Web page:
Please pardon my absence last week. Jeremy and I were in Washington visiting family so I had pretty much checked out from the blogging realm. We had a great time staying up nights and talking and playing cards. We cooked, we ate way too much, and just generally soaked up our time with the people we miss the rest of the year.
One of my favorite things to do while in Washington is to visit Pike Place Market. We try to go every time that we are in town. It’s similar to the Reading Terminal Market in Philly, but much bigger and much colder (in the winter).
Pike Place Market is open air and full of fresh flowers, fruits, vegetables, and seafood. You can also find a horde of local crafts, photography, health products, jewelry, leather: the list goes on. Full of bright colors, ever-changing smells, the sounds of street performers, and the masses of people pushing past you–Pike Place assaults your senses.
For some people the market is new and exciting; for others, it is just part of the daily grind. If you people watch it’s easy to differentiate.
My main gripe about the market is their bathrooms. The stall doors are seriously ridiculous. Confession: I have a shy bladder. I have a VERY shy bladder. Would it have been too much to ask for a full door? When you stand up, literally from your mid-torso up is exposed to the people washing their hands. No need to peek under the door to see if a stall is occupied. Oh no, you can just look right on over the door. For someone such as me, peeing is impossible. It would have been far too tacky for me to take a picture of this, just trust me.. It ain’t right.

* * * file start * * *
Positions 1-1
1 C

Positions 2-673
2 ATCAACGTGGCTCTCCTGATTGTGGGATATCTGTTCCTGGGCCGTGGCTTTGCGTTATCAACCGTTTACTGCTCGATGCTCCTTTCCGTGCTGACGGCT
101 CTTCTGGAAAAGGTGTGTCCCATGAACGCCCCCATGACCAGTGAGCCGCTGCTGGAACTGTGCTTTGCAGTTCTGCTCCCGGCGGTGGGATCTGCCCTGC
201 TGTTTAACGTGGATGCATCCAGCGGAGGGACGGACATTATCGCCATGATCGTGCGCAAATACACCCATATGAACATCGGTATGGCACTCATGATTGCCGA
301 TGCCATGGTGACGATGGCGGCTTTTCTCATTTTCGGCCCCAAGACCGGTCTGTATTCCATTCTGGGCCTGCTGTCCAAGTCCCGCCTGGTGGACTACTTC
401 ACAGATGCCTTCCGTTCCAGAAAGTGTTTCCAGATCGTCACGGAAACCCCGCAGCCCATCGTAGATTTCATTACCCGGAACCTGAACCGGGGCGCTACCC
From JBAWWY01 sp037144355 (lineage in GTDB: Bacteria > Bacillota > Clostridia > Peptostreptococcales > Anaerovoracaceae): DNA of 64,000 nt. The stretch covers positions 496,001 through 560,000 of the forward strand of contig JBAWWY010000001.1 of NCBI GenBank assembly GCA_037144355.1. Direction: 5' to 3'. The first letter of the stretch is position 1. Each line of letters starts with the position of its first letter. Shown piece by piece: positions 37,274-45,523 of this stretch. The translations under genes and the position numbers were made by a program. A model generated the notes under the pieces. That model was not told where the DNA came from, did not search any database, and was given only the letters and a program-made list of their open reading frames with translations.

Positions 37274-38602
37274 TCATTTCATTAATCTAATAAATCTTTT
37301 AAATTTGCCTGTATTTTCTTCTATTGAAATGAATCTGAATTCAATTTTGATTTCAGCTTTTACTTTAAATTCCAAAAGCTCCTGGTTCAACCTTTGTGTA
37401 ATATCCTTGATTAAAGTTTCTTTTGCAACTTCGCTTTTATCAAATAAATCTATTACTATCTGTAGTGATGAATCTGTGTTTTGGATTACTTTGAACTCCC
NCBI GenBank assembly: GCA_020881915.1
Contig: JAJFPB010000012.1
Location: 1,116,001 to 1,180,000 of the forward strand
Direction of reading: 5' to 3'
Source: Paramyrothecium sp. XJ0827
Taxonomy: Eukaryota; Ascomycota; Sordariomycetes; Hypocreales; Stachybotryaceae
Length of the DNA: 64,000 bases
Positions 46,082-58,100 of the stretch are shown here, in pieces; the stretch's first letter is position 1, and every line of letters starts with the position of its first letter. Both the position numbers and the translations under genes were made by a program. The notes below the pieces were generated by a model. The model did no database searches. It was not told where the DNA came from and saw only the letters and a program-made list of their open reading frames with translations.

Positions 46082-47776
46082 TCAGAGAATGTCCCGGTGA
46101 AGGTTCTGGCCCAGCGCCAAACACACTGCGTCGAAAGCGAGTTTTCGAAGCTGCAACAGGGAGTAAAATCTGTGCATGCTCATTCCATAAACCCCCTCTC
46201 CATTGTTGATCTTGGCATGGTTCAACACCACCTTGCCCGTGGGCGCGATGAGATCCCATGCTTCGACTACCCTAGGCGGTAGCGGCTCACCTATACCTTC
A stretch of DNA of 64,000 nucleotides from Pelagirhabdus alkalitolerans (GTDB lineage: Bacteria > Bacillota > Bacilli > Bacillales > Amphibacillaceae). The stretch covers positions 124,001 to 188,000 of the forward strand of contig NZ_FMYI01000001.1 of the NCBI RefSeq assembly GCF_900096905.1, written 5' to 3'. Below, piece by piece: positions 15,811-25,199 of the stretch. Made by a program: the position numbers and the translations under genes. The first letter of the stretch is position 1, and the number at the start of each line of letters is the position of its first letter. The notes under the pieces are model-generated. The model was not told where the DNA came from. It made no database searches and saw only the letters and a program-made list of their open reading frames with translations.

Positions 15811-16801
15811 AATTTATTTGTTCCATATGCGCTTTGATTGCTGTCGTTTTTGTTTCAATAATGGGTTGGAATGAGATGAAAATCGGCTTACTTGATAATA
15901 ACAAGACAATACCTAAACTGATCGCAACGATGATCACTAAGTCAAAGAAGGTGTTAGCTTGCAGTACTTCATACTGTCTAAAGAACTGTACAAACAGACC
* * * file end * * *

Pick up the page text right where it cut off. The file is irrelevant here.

Anyhow, rant over. The history behind Pike Place is pretty cool, I think. Between 1890 and 1900 the population of Seattle grew very rapidly, almost doubling, in fact. Local farmers would come by horse drawn wagon or ferry to sell their goods to wholesalers. This left the farmers with very little to no profit. Between 1906 and 1907 the cost of produce sky-rocketed; the farmers weren’t making money and the consumer was getting very little for their money. No one was winning except the wholesalers.
The City Councilman of Seattle, Mr. Thomas Revelle, came up with the genius idea that farmers should sell their goods directly to the consumer. On August 17, 1907, the first day of the public market, the farmers sold out within minutes. From that time on farmers showed up daily on the stretch of wooden roadway between First Street and Western Avenue to sell their goods. Hence, Pike Place Market was born.
It’s so easy to forget just how spoiled we are. Pike Place Market was built to cover the backs of working men who were trying to bring home an income for their family. It was and still is a place for people to share their hard work and their craft and make a little something for the work they do. There really is something to be said about shopping local. If you live near Pike Place, don’t take it for granted. If you get the chance to visit Pike Place, stop in and check out what the Seattle locals can do.